Calculations in Furnace Technology - 1st Edition - ISBN: 9780080133652, 9781483136059

Calculations in Furnace Technology

1st Edition

Division of Materials Science and Technology

Authors: Clive Davies
Editors: H.M. Finniston D.W. Hopkins W.S. Owen
eBook ISBN: 9781483136059
Imprint: Pergamon
Published Date: 1st January 1970
Page Count: 286
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Calculations in Furnace Technology presents the theoretical and practical aspects of furnace technology. This book provides information pertinent to the development, application, and efficiency of furnace technology. Organized into eight chapters, this book begins with an overview of the exothermic reactions that occur when carbon, hydrogen, and sulfur are burned to release the energy available in the fuel. This text then evaluates the efficiencies to measure the quantity of fuel used, of flue gases leaving the plant, of air entering, and the heat lost to the surroundings. Other chapters consider that it is important to determine the amount of carbon discharged with the ashes, the quantity and composition of any tar produced, so that a carbon balance can be applied. The final chapter describes the various reactions within the furnace atmosphere and between charges and atmosphere. This book is a valuable resource for fuel technologists, heating and ventilating engineers, and plant operators.

Table of Contents




Chapter 1. Introductory

1.1. Introduction

1.2. Presentation of Analysis

1.3. Definitions and Units

1.4. Calorific Values (CV)

1.5. Determination of Calorific Values

1.6. Statistical Analysis

Chapter 2. Combustion Calculations

2.1. Introduction

2.2. Calculation of Theoretical Air

2.3. Calculation of Quantity And Analysis of Flue Gas

2.4. Calculation of Net Calorific Value of as-Fired Coal

2.5. Calculation of Excess Air from Flue Gas Analysis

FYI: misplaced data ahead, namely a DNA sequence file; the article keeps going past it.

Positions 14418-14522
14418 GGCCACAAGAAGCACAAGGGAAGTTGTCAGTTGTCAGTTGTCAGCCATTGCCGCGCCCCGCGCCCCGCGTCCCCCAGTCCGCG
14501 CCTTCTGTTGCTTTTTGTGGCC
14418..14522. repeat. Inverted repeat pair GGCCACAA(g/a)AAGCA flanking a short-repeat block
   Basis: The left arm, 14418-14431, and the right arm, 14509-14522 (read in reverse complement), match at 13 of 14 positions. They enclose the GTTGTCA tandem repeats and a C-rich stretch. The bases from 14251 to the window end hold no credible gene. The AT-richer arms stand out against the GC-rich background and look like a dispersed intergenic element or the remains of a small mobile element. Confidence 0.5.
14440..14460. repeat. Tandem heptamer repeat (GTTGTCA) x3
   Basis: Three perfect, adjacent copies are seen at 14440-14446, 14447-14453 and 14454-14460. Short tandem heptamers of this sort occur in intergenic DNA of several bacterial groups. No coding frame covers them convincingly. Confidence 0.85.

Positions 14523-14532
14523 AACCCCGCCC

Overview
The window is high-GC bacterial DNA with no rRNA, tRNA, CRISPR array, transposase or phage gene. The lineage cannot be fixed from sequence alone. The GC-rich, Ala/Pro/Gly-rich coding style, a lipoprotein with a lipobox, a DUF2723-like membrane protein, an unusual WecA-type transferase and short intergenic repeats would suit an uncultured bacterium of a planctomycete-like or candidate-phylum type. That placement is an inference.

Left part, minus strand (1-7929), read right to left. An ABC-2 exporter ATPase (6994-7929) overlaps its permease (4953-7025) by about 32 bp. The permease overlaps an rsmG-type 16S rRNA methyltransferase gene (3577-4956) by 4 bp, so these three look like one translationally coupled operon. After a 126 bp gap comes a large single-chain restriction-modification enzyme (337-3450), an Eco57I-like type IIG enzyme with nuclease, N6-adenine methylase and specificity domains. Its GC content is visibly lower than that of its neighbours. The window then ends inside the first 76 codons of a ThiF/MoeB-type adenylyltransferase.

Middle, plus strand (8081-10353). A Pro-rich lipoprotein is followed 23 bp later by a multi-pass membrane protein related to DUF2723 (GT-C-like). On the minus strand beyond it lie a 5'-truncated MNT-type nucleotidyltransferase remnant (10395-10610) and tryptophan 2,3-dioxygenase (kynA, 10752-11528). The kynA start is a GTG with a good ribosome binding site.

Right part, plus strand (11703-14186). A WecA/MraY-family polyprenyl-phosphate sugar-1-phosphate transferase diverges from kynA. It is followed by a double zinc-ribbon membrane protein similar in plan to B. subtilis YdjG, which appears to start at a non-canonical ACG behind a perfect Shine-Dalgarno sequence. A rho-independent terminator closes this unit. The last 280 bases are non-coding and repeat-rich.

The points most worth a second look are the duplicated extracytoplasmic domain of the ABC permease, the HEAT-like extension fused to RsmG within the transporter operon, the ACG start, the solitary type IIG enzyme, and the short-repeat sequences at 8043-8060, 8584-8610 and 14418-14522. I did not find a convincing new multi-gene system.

2.6. Incomplete Combustion

2.7. Loss of Heat in Flue Gases

2.8. Additional Worked Combustion Calculations

Chapter 3. Gasification Calculations

3.1. Producer Gas Calculations

3.2. Additional Examples

Chapter 4. Flame Temperature

4.1. Theoretical Flame Temperature

4.2. Dissociation of Gases and Flame Temperature

4.3. Additional Flame Temperature Examples

Chapter 5. Heat Transfer

5.1. Introduction

5.2. Heat Transfer by Radiation

5.3. Gas Radiation

5.4. Heat Transfer by Convection

5.5. Heat Exchanger Problems

5.6. Steady-State Heat Transfer by Conduction

5.7. Special Applications Heat Flow Through a Cooling Fin Thermocouple in a Gas Stream

5.8. Unsteady-State Heat Transfer

5.9. Heat Lost during Furnace Shutdown

5.10. Heat Transfer Calculations

Chapter 6. Heat Balances

6.1. Introduction

6.2. Sankey Diagrams

6.3. Examples

Chapter 7. Furnace Aerodynamics

7.1. Introduction

7.2. Frictional Resistance to Flow

7.3. Units and Dimensions

7.4. Pressure Drop due to Friction

7.5. Incidental Pressure Losses

7.6. Flow of Compressible Fluids in Pipes

7.7. Flow of Gases In Furnaces

7.8. Flow Measurement

7.9. Examples

Chapter 8. Furnace Atmospheres

8.1. Introduction

8.2. Reactions Within Furnace

8.3. Carburizing of Steel

8.4. Decarburizing of Steel

8.5. Examples

Additional Examples

Log Tables



No. of pages:
© Pergamon 1970
eBook ISBN:

About the Author

Clive Davies

About the Editor

H.M. Finniston

D.W. Hopkins

W.S. Owen

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